The new tape from Black Migo leader / Freeband member is here and it’s fantastic. Young Scooter manages to establish a compelling persona across almost all of “Street Lottery’s” tracks, skillfully maneuvering between winning drug king and flawed, hurt hustler with an understated musicality. The production, especially that from longtime trap genius Zaytoven is outstanding and an overwhelming testament to the positive effects of MDMA; there are so many wonderful airy trance arpeggios and swelling come-ups on this tape. A remastered high quality would be nice.
Rap is all about a voice, and that’s what immediately makes Young Scooter interesting. Rapping in a lazy pinched shout, he cuts through every beat with a suppressed sing-song swing, the slow end-line couplets affording the music plenty of room. The runs of distinct couplets that make up his verses mean that each statement is given plenty of time to generate its impact, so when a particularly sharp image or idea lands, it feels huge. In this way, Young Scooter establishes his on record self quickly and with a close economy of language; true, it helps that street rap stereotypes are the reductive to the point of insanity, but Young Scooter defines himself by deviating from cliches and slipping significant depth and honesty into many of his best verses. Whether evoking the emptiness of city poverty on “Made it through the Struggle“: ‘I couldn’t wait to get to school: that’s my meals all week’, or acknowledging the fragility of a hustler’s life on “Run Ya Bands Up“: ‘I live a dope boy life. When you hustling, some days you can’t get right’, there is enough newness and unexpected turns in his raps to make us listen.
Stream: Young Scooter – Run Ya Bands Up
But for all Young Scooter’s excellent efforts, “Street Lottery” succeeds most often because of the sustained brilliance of its production. Varied, innovative and rarely bogged down by current trends, “Street Lottery” is one of the best produced mixtapes of the past year; Metro Boomin, Izze The Producer and Lil Lody all showing up and doing good. But from the diamond highs of “Julio”, to the neon rooftop night of “Nothin Important Than Money”, to the vintage trap of “Street Lights” (featuring an OJ verse no less!) it is Zaytoven who really defines this tape. He has always been an outstanding producer, most famously during Gucci Mane‘s astonishing mid career run, but he’s never really transitioned from street mixtape king to industry producer du jour. Listening to this tape one wonders why; he sounds as vital and as new as he ever did, almost always landing at the elusive join between practiced craft and experimentation.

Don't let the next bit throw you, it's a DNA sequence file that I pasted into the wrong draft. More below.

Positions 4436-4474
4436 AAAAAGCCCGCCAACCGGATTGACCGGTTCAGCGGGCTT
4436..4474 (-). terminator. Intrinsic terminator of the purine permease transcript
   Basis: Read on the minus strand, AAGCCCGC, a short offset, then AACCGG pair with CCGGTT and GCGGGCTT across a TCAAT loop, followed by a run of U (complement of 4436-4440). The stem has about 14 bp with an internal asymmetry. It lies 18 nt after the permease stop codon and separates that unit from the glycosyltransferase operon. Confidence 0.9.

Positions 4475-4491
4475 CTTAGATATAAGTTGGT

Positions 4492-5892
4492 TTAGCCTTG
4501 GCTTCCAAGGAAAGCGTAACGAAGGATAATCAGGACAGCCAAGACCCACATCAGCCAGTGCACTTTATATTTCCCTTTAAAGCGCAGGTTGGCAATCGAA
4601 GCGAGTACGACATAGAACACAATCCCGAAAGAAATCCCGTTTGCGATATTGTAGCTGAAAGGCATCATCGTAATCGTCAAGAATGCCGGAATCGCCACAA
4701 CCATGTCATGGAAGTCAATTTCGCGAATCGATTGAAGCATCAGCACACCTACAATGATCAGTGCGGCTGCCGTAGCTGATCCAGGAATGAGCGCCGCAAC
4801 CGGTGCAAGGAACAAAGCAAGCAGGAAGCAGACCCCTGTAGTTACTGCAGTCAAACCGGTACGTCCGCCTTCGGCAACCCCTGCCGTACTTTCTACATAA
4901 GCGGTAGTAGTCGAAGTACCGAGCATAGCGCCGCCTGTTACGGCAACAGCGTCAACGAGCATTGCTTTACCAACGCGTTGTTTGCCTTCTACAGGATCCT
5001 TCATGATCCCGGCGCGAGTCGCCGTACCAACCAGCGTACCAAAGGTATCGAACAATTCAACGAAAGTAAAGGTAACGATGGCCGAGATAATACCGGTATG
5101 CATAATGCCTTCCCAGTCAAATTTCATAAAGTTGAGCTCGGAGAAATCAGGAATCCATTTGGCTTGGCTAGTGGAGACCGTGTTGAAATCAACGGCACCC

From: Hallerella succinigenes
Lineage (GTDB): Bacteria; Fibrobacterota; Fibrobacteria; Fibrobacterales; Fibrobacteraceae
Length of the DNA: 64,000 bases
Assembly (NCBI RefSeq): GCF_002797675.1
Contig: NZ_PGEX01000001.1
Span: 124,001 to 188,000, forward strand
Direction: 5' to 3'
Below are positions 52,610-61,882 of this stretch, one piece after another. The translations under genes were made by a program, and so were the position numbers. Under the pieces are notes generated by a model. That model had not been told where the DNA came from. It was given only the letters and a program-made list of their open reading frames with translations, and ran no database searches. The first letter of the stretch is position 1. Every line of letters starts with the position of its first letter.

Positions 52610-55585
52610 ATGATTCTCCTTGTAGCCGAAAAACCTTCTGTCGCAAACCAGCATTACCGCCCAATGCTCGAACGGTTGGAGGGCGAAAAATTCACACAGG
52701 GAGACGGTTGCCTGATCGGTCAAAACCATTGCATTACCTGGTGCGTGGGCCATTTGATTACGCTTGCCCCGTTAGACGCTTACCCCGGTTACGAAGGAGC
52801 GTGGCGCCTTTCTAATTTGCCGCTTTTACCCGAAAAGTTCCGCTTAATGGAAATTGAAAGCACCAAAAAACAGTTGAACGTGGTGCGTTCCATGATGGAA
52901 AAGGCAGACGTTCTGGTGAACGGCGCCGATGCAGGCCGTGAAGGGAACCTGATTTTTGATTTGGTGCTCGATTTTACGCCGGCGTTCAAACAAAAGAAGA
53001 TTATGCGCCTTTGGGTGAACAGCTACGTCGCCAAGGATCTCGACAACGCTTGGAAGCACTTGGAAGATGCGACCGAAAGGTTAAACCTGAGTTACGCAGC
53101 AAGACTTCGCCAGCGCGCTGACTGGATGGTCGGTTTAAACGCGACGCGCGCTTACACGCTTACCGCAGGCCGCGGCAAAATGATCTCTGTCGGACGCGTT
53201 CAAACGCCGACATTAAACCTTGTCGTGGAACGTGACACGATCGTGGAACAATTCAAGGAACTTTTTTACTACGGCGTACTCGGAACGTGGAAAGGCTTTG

Then there’s another fantastic partnership between Future and Young Scooter. As a duo they make perfect sense, each existing as a parallel opposite on the Rapper/Singer spectrum. Their combined efforts make “Julio” one of the standout tracks on “Street Lottery”; Future’s enormous, unstoppable, entirely unique charisma hitting hard despite his restrained verse (honestly, he outshines Young Scooter, but come on, it’s Future). Elsewhere the guests are of an expected mixed quality: Gucci Mane shows up on two tracks with two of the most quotable verses of the tape. “Work” is stunning and full of rolling squashed assonance: ‘They say crime don’t pay, well if crime don’t pay then I’m lying, not flying, and the sun ain’t shining’, and on “Street Lights” he slows his flow to a boss’s supreme calm: ‘It don’t bother me that he got more than me // You know it’s loyalty over royalties // Got the bail money for you and the lawyer fees’. And I’m not sure how or why Ma$e has a verse on a 2013 Young Scooter mixtape, but it’s kinda great anyway you approach it. Low points include Chief Keef’s long but lazy verse over an undistinguished Mike Will production and also Bun B having his voice coated in an awkward, aging digital distort on the tape’s eponymous track.
Stream: Young Scooter – Work (feat. Gucci Mane)
Away from these insignificant negatives, perhaps the best verse on the best song of the entire project belongs to Marco on “Nothin Important Than Money“, who, in his sharp croak, tells a story about coping with, and eventually overcoming, childhood lack. His verse ends with the ostentatious triumph of newfound success and that’s typical of “Street Lottery”; it’s filled with moments of unfiltered, apparently inconsequential celebration, but it earns them.
Young Scooter’s Street Lottery is out now, available as a free download.